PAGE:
A Word, Please: Grammar buffs have a friend in politics

The life of a language columnist can be a lonely one.

Picture a head of unwashed hair and a pair of mismatched graying socks protruding from behind a stack of reference books and you'll have a rough snapshot. No one wants to talk to you, lest you rap their knuckles for not using “whom” in casual conversation. And heaven knows no one wants to look at (or smell) you.

But in the last few months I've learned a trick to get people to communicate with me. It's been right under my nose all the time. All I have to do is use one of two words in this column: Obama or Romney.

In recent weeks, I've had the opportunity to write about both candidates. Nothing political, mind you. Heaven forbid. I kept it purely linguistic, writing a few months ago about some Romney camp misspellings and, more recently, about a flap over the period in Obama's “Forward.” campaign slogan.

Bam: instant human contact. Not since I last made a typo of my own has my email inbox seen so much action. Turns out that people are much more interested in talking about language if it comes out of one of these two guys.

The Romney column didn't bring out many supporters. I guess there's not much you can say when your pick for president misspells America. The emails about that column were mostly nudge-nudge, wink-wink cheers for how I slyly stuck it to him without overtly sticking it to him (I did no such thing).

The Obama column, on the other hand, brought out a lot of people's passion for the one-word sentence — passion they probably didn't know they were harboring until others criticized his campaign slogan.

A bit of background: In the Obama column, I pointed out that “Forward.” is not a complete sentence, not even as an imperative, that is, a command. This is the reason why some people call that period an outright error. I disagreed. A word or phrase need not be a complete sentence in order to rightly end with a period. Sentence fragments and their use are supported by virtually all writing and grammar experts.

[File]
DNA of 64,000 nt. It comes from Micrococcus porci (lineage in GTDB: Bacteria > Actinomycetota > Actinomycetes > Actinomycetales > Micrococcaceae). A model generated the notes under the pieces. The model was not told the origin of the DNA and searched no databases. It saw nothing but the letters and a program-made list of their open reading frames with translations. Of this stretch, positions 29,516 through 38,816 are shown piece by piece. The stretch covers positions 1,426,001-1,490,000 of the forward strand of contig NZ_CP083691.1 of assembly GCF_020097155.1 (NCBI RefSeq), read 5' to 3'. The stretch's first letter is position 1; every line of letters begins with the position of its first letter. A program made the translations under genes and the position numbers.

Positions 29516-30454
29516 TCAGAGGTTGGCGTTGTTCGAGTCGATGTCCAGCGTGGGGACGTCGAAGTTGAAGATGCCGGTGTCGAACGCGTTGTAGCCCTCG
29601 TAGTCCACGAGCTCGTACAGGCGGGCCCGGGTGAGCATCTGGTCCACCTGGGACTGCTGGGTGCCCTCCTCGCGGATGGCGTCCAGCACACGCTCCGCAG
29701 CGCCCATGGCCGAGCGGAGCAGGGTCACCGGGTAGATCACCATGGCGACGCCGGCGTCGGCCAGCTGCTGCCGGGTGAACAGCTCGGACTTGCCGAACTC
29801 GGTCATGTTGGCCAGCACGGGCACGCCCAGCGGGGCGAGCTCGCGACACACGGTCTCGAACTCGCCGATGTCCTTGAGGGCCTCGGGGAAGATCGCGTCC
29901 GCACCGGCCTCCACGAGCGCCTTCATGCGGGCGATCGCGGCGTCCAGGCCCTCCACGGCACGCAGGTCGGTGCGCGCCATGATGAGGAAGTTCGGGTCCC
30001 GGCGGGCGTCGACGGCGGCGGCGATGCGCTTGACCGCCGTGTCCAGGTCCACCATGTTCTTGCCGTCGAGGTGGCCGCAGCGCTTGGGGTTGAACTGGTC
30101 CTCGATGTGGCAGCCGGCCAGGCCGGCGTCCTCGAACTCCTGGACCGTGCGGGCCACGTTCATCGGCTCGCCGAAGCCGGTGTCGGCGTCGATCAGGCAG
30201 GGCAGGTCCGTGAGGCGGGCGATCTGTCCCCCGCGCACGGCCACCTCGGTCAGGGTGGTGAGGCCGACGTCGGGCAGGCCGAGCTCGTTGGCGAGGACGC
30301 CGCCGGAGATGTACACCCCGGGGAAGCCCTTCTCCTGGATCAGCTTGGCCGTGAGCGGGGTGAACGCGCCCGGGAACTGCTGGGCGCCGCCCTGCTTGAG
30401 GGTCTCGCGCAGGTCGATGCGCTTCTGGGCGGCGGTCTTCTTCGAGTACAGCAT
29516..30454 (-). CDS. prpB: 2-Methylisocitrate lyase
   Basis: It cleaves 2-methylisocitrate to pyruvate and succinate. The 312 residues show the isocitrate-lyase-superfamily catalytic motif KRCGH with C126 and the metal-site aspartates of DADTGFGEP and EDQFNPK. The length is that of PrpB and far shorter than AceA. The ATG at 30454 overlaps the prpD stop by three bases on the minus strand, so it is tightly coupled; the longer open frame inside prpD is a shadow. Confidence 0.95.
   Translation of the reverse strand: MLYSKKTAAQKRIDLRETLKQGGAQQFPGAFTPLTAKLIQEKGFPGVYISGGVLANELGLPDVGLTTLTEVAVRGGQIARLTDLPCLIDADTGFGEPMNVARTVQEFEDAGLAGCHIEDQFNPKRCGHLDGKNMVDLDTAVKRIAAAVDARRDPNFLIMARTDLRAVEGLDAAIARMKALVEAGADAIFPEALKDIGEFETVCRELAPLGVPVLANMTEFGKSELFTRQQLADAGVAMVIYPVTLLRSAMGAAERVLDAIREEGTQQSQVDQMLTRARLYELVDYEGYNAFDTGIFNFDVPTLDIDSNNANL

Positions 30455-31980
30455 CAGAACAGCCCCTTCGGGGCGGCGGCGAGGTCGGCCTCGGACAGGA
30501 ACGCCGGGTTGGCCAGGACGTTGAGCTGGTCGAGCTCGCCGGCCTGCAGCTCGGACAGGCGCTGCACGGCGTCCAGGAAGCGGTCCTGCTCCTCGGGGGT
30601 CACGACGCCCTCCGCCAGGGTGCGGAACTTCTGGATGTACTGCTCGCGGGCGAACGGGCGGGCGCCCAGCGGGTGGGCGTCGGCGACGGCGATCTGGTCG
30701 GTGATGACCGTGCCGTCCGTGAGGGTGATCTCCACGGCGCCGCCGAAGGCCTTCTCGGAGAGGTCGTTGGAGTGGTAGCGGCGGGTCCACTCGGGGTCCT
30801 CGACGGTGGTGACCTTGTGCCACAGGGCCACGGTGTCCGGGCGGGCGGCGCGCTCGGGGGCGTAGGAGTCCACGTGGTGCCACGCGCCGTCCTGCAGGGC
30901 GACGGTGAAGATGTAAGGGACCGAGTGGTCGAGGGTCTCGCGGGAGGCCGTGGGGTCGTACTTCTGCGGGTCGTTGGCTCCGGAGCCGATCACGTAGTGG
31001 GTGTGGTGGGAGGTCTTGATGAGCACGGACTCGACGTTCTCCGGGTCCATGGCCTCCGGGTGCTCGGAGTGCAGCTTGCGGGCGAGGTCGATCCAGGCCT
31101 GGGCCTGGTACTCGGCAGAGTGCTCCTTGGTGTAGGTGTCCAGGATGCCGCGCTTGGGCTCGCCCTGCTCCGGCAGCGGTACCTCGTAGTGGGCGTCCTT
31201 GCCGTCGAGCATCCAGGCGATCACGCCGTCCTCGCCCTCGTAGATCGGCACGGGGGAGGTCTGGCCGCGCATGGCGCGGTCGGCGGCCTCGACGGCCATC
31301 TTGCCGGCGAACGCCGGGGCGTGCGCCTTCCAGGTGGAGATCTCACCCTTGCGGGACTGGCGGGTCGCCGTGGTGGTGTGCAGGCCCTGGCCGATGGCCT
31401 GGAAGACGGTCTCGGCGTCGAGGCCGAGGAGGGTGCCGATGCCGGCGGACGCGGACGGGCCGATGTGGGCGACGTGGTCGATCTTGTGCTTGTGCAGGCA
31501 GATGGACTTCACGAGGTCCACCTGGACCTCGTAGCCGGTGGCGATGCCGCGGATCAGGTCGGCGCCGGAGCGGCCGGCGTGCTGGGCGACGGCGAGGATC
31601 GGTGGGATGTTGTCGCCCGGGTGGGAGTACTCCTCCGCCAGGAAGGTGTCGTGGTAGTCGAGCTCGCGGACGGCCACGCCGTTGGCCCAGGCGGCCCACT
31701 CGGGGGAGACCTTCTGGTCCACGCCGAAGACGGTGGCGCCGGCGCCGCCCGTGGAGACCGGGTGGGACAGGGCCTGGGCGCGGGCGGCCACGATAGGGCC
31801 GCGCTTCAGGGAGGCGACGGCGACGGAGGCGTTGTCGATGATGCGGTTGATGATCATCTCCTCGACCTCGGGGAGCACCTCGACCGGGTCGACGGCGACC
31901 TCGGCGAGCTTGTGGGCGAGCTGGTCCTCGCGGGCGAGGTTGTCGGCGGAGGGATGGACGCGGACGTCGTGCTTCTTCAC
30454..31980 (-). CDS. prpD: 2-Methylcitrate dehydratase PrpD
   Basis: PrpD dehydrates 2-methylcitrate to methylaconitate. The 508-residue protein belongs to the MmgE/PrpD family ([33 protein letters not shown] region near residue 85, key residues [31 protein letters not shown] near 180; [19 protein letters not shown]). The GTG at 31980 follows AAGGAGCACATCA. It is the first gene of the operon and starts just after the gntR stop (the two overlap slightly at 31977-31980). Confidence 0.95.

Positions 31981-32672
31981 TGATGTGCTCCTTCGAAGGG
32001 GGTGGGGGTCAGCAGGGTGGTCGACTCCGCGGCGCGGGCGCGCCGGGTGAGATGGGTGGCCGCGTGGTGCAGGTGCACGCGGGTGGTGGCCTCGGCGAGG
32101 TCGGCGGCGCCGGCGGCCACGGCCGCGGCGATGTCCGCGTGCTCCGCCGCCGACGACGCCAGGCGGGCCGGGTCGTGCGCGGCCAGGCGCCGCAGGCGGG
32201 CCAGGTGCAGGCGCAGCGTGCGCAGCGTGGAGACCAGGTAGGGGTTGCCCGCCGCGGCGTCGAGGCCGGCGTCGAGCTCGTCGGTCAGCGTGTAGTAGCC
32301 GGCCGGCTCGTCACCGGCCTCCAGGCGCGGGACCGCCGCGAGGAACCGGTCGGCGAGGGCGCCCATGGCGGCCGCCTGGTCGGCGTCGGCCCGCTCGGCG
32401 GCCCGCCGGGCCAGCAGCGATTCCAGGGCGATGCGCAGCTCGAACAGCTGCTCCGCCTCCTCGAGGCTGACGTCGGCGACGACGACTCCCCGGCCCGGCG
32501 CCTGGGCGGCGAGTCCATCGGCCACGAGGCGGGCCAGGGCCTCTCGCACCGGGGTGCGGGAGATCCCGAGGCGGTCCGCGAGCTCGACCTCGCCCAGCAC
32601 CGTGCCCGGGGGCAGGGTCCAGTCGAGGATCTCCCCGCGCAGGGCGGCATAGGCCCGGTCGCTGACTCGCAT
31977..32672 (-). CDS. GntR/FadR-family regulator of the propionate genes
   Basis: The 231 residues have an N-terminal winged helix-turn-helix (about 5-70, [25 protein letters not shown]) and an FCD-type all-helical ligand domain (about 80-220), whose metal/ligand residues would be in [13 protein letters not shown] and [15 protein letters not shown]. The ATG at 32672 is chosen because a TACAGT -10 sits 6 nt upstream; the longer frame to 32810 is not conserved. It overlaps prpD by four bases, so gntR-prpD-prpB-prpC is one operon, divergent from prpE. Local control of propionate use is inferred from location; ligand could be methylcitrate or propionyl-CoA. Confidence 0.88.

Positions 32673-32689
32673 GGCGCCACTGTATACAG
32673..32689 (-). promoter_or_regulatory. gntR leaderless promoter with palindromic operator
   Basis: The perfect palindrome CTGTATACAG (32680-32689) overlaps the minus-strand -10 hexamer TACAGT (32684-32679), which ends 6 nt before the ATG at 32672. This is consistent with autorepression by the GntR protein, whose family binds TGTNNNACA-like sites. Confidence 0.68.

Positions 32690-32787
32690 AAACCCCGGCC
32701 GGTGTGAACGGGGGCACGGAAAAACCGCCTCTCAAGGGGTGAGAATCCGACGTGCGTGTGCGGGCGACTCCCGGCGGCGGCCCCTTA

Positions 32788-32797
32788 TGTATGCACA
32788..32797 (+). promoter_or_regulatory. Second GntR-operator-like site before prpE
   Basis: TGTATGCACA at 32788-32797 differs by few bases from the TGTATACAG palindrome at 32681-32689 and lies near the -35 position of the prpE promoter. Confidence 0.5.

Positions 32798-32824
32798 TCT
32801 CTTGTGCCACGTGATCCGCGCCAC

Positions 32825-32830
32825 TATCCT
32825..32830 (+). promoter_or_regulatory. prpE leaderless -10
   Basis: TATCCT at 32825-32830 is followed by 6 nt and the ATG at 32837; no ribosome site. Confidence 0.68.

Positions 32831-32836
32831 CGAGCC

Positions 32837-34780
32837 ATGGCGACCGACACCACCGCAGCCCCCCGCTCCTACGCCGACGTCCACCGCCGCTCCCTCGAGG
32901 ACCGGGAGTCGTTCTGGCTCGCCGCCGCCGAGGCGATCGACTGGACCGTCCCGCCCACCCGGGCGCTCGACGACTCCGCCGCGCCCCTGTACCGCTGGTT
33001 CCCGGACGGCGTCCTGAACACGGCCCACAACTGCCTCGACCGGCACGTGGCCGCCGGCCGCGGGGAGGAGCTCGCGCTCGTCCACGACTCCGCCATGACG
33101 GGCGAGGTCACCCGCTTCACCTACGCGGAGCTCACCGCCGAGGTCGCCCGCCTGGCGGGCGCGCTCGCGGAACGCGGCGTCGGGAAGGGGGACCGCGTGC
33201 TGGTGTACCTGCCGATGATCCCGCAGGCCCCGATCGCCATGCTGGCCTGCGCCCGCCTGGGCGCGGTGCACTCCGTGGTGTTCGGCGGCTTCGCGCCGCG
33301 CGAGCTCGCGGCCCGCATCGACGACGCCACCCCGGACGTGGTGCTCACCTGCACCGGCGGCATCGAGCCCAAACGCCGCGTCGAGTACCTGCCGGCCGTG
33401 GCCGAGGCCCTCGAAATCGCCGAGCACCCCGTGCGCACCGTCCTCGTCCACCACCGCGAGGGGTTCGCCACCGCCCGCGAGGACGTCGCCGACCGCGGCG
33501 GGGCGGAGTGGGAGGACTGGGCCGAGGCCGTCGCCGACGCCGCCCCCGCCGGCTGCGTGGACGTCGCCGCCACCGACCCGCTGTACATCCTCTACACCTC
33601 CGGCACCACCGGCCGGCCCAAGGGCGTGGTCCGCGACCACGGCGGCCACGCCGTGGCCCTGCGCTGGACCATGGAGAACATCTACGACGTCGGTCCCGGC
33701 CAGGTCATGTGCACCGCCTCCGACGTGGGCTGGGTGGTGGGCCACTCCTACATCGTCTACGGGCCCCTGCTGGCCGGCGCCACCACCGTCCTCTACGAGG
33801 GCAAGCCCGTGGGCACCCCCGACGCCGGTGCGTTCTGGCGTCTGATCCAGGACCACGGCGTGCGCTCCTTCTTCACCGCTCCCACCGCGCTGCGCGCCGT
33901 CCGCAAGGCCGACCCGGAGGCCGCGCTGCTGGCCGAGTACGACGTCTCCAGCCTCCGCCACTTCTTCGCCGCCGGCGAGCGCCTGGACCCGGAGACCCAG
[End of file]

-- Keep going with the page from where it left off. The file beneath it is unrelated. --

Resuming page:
But the emails that followed made clear that I had failed to explain what, exactly, a sentence is.

“I fail to see why ‘Forward' may not be an imperative sentence,” wrote Jim in Glendale, one of a number of readers who made the point by citing examples like the following. “Forward, march!” “'Forward, the Light Brigade!'“ “Forward! Forward the lily banners go!” “Onward and upward” and just “Onward.”

Let's look at the simplest of these: “Onward.” It's fine to put a punctuation mark after this word. The thought is clear and complete. But that doesn't make it a complete sentence: For something to qualify as a complete sentence, it needs at least one clause. A clause is made up of a subject and a verb. Neither can be left implied, with one exception: Imperative verbs always contain an implied subject: “you.”

So, if it's a command, a verb alone can be a complete sentence. “Eat!” “March!” “Dance!”

Compare these to: “Slowly!” “Beautiful!” “Cake!” “Outside!” These are not complete sentences. They're fragments because they don't contain the requisite verb.

“Forward,” according to Webster's New World College Dictionary, is not an intransitive verb. It's usually an adverb. In “Forward, march,” either a word is being left implied “(Turn) forward” or “forward” is modifying the imperative verb “march.” Either way, “forward” is functioning adverbially.

An adverb alone doesn't meet the criteria for a complete sentence. So “Forward.” doesn't qualify. Yet the Obama slogan is not an error. As I said, in the land of the free some call “Amercia,” such fragments are fine.

I eagerly await your reply.

JUNE CASAGRANDE is the author of “It Was the Best of Sentences, It Was the Worst of Sentences.” She can be reached at JuneTCN@aol.com.

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